Friday, October 31, 2014

Many family-owned SMEs in India do not even get a return equivalent to the interest on the value of the capital invested

Suppose there is a hosiery factory in Ludhiana, India. Suppose it is family owned, and that the net value of all the assets/liabilities of the factory [current market value of land + current market value of infrastructure + current market value of stock + value of receivables - value of paybles] is INR 5 crore. Also, the current interest rate on a secured business loan is about 12% per annum.

This implies, roughly, that if the owners of the factory sell their factory/firm in its entirety, they'll pocket INR 5 crore, and if they lend out this money into the market, they'll start to earn INR 5 lac per month, purely as interest income, without having to make any additional/further physical or mental effort.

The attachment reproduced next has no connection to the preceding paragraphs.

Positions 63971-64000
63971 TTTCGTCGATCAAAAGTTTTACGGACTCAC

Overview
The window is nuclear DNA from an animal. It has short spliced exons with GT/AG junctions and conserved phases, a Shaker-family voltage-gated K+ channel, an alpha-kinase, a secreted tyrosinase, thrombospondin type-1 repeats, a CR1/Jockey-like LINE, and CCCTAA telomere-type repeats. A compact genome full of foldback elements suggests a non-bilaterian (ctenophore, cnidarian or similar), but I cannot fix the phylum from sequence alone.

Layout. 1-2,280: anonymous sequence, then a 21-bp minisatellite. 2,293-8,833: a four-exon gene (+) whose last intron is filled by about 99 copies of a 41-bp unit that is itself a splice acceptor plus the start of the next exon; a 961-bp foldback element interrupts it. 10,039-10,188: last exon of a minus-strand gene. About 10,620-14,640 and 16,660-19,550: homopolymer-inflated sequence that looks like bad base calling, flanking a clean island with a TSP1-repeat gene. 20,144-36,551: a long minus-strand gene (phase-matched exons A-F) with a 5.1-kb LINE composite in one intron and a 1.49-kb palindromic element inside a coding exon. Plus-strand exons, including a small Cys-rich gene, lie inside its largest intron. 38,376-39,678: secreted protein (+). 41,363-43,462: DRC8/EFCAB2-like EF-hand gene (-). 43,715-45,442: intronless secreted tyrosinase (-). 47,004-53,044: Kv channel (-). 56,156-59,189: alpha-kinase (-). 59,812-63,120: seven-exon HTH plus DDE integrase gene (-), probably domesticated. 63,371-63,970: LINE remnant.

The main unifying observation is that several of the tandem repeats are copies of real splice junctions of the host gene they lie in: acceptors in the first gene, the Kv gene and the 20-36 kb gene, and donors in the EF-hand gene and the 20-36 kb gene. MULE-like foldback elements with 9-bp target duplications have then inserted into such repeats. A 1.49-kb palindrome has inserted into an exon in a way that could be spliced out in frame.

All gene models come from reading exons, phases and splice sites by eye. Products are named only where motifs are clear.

The sad truth about many SMEs in India is that these SMEs aren't able to earn even the equivalent of this 12% per annum. You will find many such 5-crore-value SMEs in India which generate only about INR 2-3 lac of net income per month, and that too after a significant amount of physical and mental labor put in by the owners.

A truth that is even more unexplained is that if these owners are made aware of the above calculations, they're still not willing to sell-off the factory/firm in order to almost double their monthly net income and eliminate their physical/mental efforts almost completely.

2 comments:

  1. Before reading the last paragraph, I was thinking that why would the owner do that. Why wouldn't he sell of his assets if told that he could make more money after selling them. The main reasons according to me are:
    1. Social Pressure - What society would say, that he sold off everything and ab ghar par vehle betha hai.
    2. He himself would not be comfortable selling all those assets whom he built, grew, just like a plant from seed.

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  2. I agree, both reasons are valid points. It is perhaps because of this type of irrational decision-making that most SMEs remain SMEs and never grow into large companies.

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